As a citizen I am most concerned about the travesty reported to have been recently perpetrated by the Councillors of Georgetown – at once reflecting an embarrassing display of ignorance of the very statute – Cap 28:01 – by which they should govern, and be governed. This ignorance is compounded by an arrogance which suggests that the city council could confront the responsible Minister with an illegal action.
What is further troubling is that the city council, in apparent denial of a suspect track record, well documented by the Report of the Burrowes Commission of Inquiry of 2010, has not paused to reflect on its identified organisational deficiencies, nor to recognise the substantive malfunctioning of operational units, and the identified incompetence of related senior managers.
A modicum of reasoning would question how, faced with a most informed analysis of comprehensive systemic failures, could it be expected that any of the existing under-performers could claim ability to raise the very low level of productivity to which they have so long contributed.
It is of course possible that the Report of the Burrowes Commission of Inquiry may not have been adequately examined by some members of the city council, so that the latter could better apprehend its full import. Their abstinence, however, would be no excuse for a level of behaviour which effectively declares to our citizenry: It is business as usual – addicted as we are to old wine.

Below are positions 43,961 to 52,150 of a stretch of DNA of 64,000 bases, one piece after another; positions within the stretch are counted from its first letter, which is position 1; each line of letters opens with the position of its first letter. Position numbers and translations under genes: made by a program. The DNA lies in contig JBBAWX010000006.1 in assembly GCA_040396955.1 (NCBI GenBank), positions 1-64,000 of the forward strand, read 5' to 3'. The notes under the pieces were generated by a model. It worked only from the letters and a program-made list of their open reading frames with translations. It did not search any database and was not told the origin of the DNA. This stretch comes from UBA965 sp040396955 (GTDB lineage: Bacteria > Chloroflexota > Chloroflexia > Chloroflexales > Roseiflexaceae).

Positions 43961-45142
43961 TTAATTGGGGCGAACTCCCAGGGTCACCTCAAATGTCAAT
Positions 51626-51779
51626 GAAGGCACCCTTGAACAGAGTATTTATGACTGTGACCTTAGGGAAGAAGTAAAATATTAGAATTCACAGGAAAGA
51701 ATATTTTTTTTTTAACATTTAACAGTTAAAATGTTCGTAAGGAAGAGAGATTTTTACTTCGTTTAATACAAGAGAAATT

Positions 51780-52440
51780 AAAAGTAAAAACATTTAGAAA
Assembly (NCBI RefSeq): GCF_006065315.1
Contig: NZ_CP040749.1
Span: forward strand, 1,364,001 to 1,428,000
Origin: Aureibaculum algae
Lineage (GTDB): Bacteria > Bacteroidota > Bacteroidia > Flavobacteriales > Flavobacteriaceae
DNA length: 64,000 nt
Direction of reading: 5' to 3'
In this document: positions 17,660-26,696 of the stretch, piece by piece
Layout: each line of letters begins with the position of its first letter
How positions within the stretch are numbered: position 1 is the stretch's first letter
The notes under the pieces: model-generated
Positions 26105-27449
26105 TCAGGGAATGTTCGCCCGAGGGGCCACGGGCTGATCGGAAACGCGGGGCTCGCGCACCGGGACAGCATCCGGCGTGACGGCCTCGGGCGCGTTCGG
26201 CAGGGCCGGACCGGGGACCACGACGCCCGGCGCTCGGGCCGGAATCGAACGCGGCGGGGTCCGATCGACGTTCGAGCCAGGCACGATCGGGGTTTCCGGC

Most, if not all, stakeholders are by now advised how much effort is needed to mend, and in some cases, replace, identified broken systems. They are equally convinced of the stark absence of the needed competencies. They will, however, need to be convinced how a supervisory body which allowed the deviations of conduct by the principal actors highlighted in the named report, can better manage personnel who were not only witnesses to the misconduct, but worked close enough to elicit genuine concern about their own effectiveness.
Stakeholders would therefore reason that any suitably qualified replacement must be sourced from other systems and institutions, even if for a prescribed period of a rehabilitation programme – with specific targets to be achieved. The selection must send a positive message of both competence and integrity, given the extant environment of doubt.
It is possible to conceive a contract agreement for the two high level positions – Town Clerk and City Treasurer – which specifically articulates the authority relationship between these appointees and the city council as a whole.
In the face of the urgent need for professionalism, the traditional review of current applications can only be an exercise in futility. Those who exercise authority should easily appreciate the fundamental that to compromise a principle is to betray it. It surely defies logic that a review panel, including representatives (protectors) of the categories of defective performers, can be regarded as having the moral authority, apart from technical competence, to review candidatures for the instant vacancy.
At the same time one must question the non-presentation of at least a corporate citizen (a more likely repository of the requisite skill and experience) on the ‘reformed’ interview panel.
In any event the latest amendment to the selection process myopically overlooks the contradiction in considering persons who were participants in a failed management system, the restructuring of which must now be led by a quality of leadership not the least discernible from amongst them.
(Name and address provided)